That oversight, or the spectre of it, is what has made Cayman a success for the last half century.

    Of course, this assumes competence on the part of the UK government which cannot always be guaranteed. But, one hopes, the risk of an own goal is at least kept in check with parental oversight.

  8. Anonymous says:

    Trust me Mr. Governor, the people of the Cayman Islands don’t mind if you intervene, it’s your job to as we’re a BRITISH territory. At the end of the day the UK has the last word. We can’t be a territory but also expect full autonomy, can’t have it both ways.

  9. MI6 in Paradise says:

    Roper needs to intervene now because McKeeva, Alden and their motley crew are embarrassing Caymanians and the FCO with their antics and ignorance.

  10. Headsman says:

    This has been a hopefully rare and exceptionally bad year but Mr. Roper might be well advised to use his rare powers again to eliminate the abomination we have for a Speaker.

    • Anonymous says:

      The Governor doesn’t have that power. The Speaker has been elected by the (now) Parliament. Only they can fire him, and they really should have when they gave themselves the chance.

  11. Anonymous says:

    Should use it more often. Like now.

  12. Anonymous says:

    God Bless The Queen.

  13. BeaumontZodecloun says:

    We try to bring up our children with good values of fairness, honesty and self-sufficiency. We try to instill them with a sense of a good work ethic, personal responsibility and adherence to the laws of the land.

    When they — aware of the rules and the reasons for those rules — fail to follow them, we give them an opportunity to amend their behaviour(s), and failing that, we step in and enforce the rules. Above all, we should be teaching our children that all people are equal under the law.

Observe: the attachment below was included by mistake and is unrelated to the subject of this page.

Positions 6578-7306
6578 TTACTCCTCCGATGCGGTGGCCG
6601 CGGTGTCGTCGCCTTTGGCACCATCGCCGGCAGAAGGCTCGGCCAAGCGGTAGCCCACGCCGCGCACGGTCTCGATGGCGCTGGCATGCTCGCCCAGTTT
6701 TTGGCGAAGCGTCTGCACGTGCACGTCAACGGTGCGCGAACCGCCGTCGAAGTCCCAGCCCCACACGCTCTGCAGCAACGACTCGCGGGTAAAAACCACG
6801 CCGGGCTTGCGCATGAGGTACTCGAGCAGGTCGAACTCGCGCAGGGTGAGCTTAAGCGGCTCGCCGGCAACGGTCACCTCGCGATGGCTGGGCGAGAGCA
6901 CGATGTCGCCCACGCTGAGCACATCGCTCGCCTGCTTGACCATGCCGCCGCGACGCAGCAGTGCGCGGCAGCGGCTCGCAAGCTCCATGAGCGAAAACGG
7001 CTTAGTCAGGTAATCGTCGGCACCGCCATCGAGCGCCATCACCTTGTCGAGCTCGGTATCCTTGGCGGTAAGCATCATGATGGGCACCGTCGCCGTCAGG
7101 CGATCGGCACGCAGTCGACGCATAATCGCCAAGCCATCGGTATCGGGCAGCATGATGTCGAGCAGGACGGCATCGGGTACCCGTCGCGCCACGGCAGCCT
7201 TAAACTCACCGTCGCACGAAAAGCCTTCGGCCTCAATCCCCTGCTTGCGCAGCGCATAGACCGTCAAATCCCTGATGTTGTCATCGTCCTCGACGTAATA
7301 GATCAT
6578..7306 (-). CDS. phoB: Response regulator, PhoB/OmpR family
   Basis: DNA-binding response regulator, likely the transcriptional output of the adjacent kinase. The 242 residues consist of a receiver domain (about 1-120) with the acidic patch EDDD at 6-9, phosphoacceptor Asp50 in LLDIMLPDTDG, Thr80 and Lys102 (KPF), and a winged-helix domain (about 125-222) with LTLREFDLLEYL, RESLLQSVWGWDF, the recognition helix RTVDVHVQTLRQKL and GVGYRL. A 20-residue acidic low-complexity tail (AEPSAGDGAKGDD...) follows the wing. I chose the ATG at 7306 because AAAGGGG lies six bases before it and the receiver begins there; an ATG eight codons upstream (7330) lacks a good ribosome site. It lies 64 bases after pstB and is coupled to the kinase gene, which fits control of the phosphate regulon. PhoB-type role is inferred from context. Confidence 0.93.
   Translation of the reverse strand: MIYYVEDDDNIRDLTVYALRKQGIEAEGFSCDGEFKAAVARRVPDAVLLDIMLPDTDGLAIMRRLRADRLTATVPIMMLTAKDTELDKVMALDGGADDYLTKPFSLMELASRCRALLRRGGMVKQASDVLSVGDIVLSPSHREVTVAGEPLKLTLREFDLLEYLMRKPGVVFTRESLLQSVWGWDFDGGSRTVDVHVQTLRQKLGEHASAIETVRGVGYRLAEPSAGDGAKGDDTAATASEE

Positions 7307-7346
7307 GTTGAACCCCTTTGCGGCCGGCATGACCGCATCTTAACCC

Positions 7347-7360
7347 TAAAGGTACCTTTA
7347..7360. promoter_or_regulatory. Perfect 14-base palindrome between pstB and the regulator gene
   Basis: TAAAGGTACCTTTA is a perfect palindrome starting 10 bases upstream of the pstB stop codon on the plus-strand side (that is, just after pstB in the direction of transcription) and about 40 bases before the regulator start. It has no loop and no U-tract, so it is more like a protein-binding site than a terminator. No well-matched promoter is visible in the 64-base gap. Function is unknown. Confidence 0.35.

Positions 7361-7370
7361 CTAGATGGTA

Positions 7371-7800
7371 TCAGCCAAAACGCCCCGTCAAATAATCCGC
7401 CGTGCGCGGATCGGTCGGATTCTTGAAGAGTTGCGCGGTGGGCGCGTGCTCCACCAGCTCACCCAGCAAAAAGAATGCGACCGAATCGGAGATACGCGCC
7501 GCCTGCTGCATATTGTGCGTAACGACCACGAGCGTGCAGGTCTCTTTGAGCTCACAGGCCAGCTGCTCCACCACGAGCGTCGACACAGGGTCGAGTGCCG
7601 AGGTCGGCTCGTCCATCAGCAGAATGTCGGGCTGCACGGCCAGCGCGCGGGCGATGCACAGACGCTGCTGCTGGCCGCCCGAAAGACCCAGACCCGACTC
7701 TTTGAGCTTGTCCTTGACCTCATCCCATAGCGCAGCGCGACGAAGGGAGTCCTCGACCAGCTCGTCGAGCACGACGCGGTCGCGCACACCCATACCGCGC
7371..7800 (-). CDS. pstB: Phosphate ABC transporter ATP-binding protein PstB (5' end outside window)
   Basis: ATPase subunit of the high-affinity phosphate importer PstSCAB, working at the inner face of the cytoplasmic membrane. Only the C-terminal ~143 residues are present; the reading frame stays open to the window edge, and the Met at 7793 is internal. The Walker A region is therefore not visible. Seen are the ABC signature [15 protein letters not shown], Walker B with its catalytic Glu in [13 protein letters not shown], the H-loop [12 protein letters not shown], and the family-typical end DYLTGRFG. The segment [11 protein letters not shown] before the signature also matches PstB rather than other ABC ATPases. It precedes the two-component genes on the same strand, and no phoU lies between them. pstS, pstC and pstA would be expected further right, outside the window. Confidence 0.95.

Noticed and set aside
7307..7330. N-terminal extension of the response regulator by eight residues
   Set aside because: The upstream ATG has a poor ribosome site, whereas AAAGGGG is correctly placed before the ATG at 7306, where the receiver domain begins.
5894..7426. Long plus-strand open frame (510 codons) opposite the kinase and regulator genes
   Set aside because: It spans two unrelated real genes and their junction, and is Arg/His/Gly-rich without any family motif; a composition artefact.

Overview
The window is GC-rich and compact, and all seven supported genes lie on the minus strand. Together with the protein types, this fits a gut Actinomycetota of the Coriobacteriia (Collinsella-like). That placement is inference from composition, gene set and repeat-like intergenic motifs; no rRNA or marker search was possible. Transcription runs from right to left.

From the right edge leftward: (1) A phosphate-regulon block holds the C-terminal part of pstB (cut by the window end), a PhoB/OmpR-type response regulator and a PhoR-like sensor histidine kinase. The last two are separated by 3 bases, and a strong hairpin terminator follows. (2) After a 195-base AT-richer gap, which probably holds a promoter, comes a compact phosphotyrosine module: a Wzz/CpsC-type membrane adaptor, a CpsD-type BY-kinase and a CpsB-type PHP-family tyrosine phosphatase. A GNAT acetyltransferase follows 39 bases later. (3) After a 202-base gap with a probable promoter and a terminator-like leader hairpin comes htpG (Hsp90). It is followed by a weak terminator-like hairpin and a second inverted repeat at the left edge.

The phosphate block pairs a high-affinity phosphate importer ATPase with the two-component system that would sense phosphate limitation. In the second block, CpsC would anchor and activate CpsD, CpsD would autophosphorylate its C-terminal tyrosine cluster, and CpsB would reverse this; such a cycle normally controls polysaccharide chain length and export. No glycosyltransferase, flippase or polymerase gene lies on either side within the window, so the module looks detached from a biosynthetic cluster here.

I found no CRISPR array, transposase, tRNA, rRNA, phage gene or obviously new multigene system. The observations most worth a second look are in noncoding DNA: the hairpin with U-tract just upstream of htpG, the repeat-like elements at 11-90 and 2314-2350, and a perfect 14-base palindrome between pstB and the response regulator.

I think this simple analogy describes what has occurred in regard to the passing of the Civil Partnerships Law. Government had an opportunity to fulfill what was required of them, and failed to do so. I would rather the government had done this themselves.

  14. JTB says:

    Fine words Mr Roper, but Beacons of Excellence don’t have convicted misogynist thugs presiding over their legislatures.

  15. Anonymous says:

    The Governor totally had Alden’s support on DPL. Now interfering with a sitting confessed criminal MLA with who knows a lot of dirty secrets does NOT have Alden’s support.

  16. Anonymous says:

    The Cayman Islands also receives the preferential AA rating and risk terms, as backstopped by mother, on a substantial and widening portfolio of loans. This alone saves the Cayman Islands tens of millions a year in service payments. The Cayman Islands debt is insulated and thankfully not priced according to the antics of this government.

  17. Anonymous says:

    I hope all the people who think Cayman has never gotten a dime from the UK read this. 6.3 million….sterling pounds, more equal to value of CI dollars than US at 20% less, just to clarify.

  18. Anonymous says:

    Because of trying to be cayman kind they are being taken advantage of

  19. Anonymous says:

    Actions speak louder than words. That said, the governor did what needed to be done to ensure equality for all of the people of the Cayman Islands.